I disliked Richard Sherman, thought he was an obnoxious loudmouth blowhard. Give me a guy like Charles Woodson or even Ed Reed, who never came across that way to me. But when he approached Brady at the end of the game last year and extended his hand, that told me a lot about him that never came across in his trash talk.

    Cam Newton may change, and my opinion of him may change as well. But the spoiled brat I saw last night is going to have to show some changes before I respect him.

  • Panthers' Cam Newton refuses to answer questions, storms out after Super Bowl loss to Broncos

    02/08/2016 12:36:40 PM PST · 318 of 340
    rlmorel to Mom MD

    Yeah. Jealousy and envy, because it sure isn’t logical or rational, that much is clear.

    Funny, people here on FR are supposed to be rational and analytical, but there are people like you who display all the traits of liberalism, mental processes driven by pure emotionalism.

    I am pretty sure you are one of those people who openly accept everything they hear on the news. Obviously, you are one of those, because the vast majority of thinking people (a group not including you) have looked at this malarkey about footballs and inflation and realized it was all a vendetta from the start. An embarrassment to the league.

    Not surprising someone like you, who apparently has no knowledge of football whatsoever, would completely buy into that.

    Dirty teams? Sure, a twit like you has room to criticize. Your team has a guy like Talib who nearly decapitated that guy with the ultimate of dirty plays, an intentional facemask designed to injure, and another guy who said he wanted to rub his nuts on the face of another player, but was gutless enough to let it be attributed to him. That is your idea of “clean”. Any other vapid analysis from you?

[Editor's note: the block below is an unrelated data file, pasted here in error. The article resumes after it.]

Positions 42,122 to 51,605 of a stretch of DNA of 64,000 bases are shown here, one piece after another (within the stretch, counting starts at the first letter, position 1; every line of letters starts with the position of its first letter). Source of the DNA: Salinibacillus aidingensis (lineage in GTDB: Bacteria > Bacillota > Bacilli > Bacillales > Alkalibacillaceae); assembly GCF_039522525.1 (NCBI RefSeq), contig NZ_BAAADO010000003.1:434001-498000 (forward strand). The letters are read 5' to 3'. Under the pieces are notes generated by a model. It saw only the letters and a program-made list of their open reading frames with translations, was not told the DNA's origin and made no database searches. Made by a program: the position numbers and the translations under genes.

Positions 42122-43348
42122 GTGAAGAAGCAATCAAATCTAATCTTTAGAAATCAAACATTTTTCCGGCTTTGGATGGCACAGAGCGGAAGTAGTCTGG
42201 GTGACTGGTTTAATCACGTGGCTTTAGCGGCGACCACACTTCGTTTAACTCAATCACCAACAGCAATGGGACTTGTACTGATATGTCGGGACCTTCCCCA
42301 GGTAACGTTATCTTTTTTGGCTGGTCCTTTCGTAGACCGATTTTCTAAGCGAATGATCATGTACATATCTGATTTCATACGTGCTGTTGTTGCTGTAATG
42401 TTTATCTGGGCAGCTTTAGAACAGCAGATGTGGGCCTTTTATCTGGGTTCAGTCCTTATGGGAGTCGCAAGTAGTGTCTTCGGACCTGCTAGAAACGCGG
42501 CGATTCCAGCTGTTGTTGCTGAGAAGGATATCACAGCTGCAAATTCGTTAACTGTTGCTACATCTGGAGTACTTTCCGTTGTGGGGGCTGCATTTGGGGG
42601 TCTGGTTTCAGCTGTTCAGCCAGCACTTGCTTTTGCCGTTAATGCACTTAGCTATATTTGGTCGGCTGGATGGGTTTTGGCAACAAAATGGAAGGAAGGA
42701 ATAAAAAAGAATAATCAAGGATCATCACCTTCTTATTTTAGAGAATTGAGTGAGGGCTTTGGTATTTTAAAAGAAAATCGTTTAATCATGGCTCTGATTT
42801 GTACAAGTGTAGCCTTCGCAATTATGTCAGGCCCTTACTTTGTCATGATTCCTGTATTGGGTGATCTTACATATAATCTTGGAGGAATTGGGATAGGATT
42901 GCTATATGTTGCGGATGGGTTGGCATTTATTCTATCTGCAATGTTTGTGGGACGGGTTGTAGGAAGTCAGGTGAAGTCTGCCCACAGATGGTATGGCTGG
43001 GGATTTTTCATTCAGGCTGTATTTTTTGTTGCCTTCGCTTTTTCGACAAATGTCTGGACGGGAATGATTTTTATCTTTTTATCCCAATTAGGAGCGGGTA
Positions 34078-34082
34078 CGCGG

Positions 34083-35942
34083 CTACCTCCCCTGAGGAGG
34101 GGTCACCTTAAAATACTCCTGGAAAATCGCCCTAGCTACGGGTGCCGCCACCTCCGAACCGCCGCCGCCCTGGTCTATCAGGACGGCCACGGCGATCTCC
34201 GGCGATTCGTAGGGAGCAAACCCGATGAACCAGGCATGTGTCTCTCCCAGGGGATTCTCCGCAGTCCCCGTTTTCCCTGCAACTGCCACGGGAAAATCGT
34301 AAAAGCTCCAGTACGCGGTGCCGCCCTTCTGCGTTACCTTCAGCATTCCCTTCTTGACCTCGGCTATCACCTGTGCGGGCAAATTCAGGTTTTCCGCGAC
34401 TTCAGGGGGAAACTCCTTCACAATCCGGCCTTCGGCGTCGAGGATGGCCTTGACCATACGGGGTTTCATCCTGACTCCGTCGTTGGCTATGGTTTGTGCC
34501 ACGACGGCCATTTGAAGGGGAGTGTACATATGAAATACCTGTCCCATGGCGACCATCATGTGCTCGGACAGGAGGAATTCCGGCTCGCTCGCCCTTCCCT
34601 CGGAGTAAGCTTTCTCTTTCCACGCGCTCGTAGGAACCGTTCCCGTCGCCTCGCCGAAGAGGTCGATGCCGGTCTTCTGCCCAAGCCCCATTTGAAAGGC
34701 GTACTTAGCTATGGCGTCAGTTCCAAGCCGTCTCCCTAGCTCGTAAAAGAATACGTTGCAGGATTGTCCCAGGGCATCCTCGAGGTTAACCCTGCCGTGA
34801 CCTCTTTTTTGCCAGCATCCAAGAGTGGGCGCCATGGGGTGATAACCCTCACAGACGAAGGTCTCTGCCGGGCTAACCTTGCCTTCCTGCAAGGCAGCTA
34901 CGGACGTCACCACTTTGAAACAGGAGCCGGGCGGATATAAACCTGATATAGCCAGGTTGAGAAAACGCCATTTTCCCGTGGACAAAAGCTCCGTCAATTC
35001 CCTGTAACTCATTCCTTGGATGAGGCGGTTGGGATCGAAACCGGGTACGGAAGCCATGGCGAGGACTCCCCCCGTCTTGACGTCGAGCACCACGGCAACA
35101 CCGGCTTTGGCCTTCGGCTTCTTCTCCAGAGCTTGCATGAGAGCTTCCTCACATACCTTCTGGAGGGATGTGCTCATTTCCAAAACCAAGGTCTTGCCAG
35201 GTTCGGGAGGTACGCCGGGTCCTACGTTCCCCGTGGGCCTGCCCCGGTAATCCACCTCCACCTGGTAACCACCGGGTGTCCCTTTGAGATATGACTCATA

Pretty pathetic. Your ignorance is evident in your posts.

  • Bill Romanowski calls Panthers QB Cam Newton ‘boy’ on Twitter: Social Media Explodes

    02/08/2016 10:50:47 AM PST · 84 of 98
    rlmorel to SeekAndFind

    LOL, good choice of graphic!

  • Panthers' Cam Newton refuses to answer questions, storms out after Super Bowl loss to Broncos

    02/08/2016 10:45:50 AM PST · 312 of 340
    rlmorel to dfwgator

    I don’t know anything personally about Von Miller, but boy, is he one hell of a player. I would still take J.J. Watt, but Von Miller is pretty good.

  • Panthers' Cam Newton refuses to answer questions, storms out after Super Bowl loss to Broncos

    02/08/2016 10:06:59 AM PST · 308 of 340
    rlmorel to dfwgator

    I think most of us thought Carolina would win, but Denver showed that their defense was not a one-trick-pony.

    Most of the fans I watched the game with last night (All Patriots fans) were somehow concerned most of all (humorously enough) whether they were going to give a charity MVP to Manning, or give it to Von Miller who we thought rightfully deserved it.

    I had to laugh. It wasn’t that anyone actively disliked Manning, we just thought it would expose the Super Bowl MVP process as a total farce!

  • Panthers' Cam Newton refuses to answer questions, storms out after Super Bowl loss to Broncos

    02/08/2016 10:01:20 AM PST · 307 of 340
    rlmorel to Mom MD; Mears

    Brady cheats? In what way? Please educate us.

    Brady isn’t exactly well liked in Denver? Really? Did Brady say something derogatory about the Broncos before? Did he trash talk the Broncos? Did he taunt them on or off the field?

    Or do minds like yours just “hate” him because he has the temerity to play as hard as he can and try to win, instead of just rolling over and handing you the game ball?

    Really. I am curious. Why, specifically is he so “unpopular” in Denver? Please provide some examples.

    Or, will you just say it is all irrational emotion such as jealousy or envy?

  • Panthers' Cam Newton refuses to answer questions, storms out after Super Bowl loss to Broncos

    02/08/2016 9:49:59 AM PST · 305 of 340
    rlmorel to dmzTahoe; dfwgator